Reformers

The horror: LĒR is all around you

Also, the beauty: The Reformers' contemporary take on "King Lear" comes at you in everything from tumblr to a cooking video. Even onstage.

The beauty – or horror, depending on your perspective – of Portland theater company The Reformers’ LĒR is that it is going on all around you, right now, even as you read this. Whatever device you’re reading this on, you’re that close to LĒR. It’s on Facebook. If you look on tumblr someone is apparently leaking information about their process (apparently, without the Reformers’ authorization). Elsewhere on the internet, a mother is searching for her son who she fears has run off with some kind of cult. There’s a podcast. There is even a cooking video. And this week, opening Friday, it’s going to be live in front of your face at the Shoebox Theater.

“We’re motivated,” says Charmian Creagle, one-half of the husband-and-wife team that runs The Reformers, “by doing something different and taking chances and trying to create a new style.” For the last six years The Reformers, Creagle and her husband, Sean Doran, have been committed to dismantling the assumptions of theater audiences and replacing those assumptions with a more visceral experience than what theater audiences generally expect to have.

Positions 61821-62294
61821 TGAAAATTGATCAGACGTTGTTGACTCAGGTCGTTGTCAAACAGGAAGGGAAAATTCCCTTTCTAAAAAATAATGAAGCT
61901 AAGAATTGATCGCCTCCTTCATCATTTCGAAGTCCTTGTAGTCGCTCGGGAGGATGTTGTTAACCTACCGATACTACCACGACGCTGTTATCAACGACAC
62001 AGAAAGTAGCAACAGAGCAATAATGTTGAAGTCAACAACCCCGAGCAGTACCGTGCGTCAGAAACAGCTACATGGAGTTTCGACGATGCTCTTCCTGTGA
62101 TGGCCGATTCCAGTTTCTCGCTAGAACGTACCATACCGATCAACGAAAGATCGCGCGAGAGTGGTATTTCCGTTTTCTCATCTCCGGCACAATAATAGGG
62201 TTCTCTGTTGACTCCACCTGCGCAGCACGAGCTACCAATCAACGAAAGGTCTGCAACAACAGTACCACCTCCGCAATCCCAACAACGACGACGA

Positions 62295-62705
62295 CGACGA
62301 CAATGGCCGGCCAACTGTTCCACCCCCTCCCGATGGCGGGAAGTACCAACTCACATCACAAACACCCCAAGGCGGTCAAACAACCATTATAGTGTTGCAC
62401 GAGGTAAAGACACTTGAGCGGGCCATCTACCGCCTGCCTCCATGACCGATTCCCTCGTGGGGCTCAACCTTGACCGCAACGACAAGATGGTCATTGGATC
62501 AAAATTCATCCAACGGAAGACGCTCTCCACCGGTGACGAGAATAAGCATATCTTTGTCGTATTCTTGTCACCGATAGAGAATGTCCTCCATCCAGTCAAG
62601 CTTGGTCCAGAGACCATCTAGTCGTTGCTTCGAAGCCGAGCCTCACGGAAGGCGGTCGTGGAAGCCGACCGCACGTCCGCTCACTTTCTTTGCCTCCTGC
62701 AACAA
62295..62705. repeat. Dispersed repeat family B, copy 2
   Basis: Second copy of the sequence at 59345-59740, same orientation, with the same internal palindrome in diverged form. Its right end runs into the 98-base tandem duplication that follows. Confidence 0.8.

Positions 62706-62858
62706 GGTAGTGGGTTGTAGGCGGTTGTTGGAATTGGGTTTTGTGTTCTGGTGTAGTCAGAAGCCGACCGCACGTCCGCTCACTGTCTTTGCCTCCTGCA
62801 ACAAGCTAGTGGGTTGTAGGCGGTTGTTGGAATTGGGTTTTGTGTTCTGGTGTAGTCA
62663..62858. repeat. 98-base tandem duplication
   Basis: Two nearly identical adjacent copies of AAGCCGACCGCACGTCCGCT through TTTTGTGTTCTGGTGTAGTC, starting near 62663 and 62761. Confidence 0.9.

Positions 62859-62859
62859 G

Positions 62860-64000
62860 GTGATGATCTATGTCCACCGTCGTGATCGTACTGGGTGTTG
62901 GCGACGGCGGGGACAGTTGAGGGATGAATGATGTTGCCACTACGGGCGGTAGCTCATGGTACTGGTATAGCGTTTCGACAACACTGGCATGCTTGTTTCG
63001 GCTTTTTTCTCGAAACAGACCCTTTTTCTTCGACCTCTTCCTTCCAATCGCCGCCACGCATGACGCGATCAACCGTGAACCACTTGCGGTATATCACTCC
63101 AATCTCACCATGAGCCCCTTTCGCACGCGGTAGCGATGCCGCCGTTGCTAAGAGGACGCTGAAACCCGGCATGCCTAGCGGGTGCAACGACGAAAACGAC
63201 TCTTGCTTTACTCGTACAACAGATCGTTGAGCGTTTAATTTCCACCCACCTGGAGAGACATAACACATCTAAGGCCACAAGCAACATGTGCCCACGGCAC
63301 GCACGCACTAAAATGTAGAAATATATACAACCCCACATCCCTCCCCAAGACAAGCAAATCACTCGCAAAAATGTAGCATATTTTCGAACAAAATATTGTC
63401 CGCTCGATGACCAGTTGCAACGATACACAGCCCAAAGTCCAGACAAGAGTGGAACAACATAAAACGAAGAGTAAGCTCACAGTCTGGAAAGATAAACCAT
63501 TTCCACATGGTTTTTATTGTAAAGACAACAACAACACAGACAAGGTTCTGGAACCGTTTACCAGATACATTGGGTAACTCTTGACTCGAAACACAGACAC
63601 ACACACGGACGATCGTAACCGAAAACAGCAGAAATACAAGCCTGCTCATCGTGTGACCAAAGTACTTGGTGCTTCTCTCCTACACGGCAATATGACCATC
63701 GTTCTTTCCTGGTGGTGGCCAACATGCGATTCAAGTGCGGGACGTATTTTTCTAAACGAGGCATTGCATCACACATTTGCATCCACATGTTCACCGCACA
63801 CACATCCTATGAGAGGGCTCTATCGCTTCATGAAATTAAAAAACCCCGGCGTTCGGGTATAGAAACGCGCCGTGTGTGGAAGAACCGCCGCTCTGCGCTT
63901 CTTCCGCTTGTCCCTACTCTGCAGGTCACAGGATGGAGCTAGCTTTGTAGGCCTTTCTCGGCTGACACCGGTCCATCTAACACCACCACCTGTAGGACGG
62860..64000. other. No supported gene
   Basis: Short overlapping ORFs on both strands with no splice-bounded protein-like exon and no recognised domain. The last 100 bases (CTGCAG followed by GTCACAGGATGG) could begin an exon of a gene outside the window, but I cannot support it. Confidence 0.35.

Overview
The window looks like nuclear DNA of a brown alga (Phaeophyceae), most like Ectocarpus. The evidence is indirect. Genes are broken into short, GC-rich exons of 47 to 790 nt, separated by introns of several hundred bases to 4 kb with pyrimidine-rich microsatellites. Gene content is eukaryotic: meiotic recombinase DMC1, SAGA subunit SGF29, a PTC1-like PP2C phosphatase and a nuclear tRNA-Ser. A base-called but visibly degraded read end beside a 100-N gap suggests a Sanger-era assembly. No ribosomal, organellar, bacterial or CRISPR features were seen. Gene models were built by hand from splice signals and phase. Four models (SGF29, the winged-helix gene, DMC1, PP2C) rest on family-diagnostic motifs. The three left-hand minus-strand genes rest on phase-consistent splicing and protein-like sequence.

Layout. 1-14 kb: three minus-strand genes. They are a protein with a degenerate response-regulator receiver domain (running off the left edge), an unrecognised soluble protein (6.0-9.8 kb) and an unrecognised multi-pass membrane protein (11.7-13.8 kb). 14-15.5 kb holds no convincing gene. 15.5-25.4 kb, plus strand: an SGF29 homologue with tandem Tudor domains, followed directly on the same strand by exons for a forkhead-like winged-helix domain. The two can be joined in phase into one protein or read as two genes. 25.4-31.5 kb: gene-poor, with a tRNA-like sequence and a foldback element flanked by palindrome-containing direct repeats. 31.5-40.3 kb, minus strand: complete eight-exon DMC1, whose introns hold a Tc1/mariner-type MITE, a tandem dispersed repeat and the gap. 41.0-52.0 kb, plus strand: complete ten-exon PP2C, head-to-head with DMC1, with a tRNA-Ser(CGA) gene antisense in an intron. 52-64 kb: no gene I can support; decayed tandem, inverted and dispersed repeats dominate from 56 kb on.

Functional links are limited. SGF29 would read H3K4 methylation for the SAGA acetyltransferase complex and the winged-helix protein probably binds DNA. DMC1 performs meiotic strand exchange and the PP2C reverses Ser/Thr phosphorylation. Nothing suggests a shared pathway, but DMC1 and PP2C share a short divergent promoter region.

Trouble on the 21st century heath: a LĒR for today. From left: Sara Fay Goldman, Sean Doran, Adam Thompson, with Mishelle Apalategui on the ground. Photo courtesy The Reformers.

Of course, Creagle and Doran have been challenging audience’s perceptions for decades now. They started The Other Side Theatre back in the ’90s and were integral to the creation of defunkt theatre, still going strong twenty years later. After spending a decade in New York they came back and started The Reformers. Much of The Reformers’ work is heavily influenced and inspired by Julian Beck and Judith Malina’s The Living Theatre. That influence is still seen in their work today.

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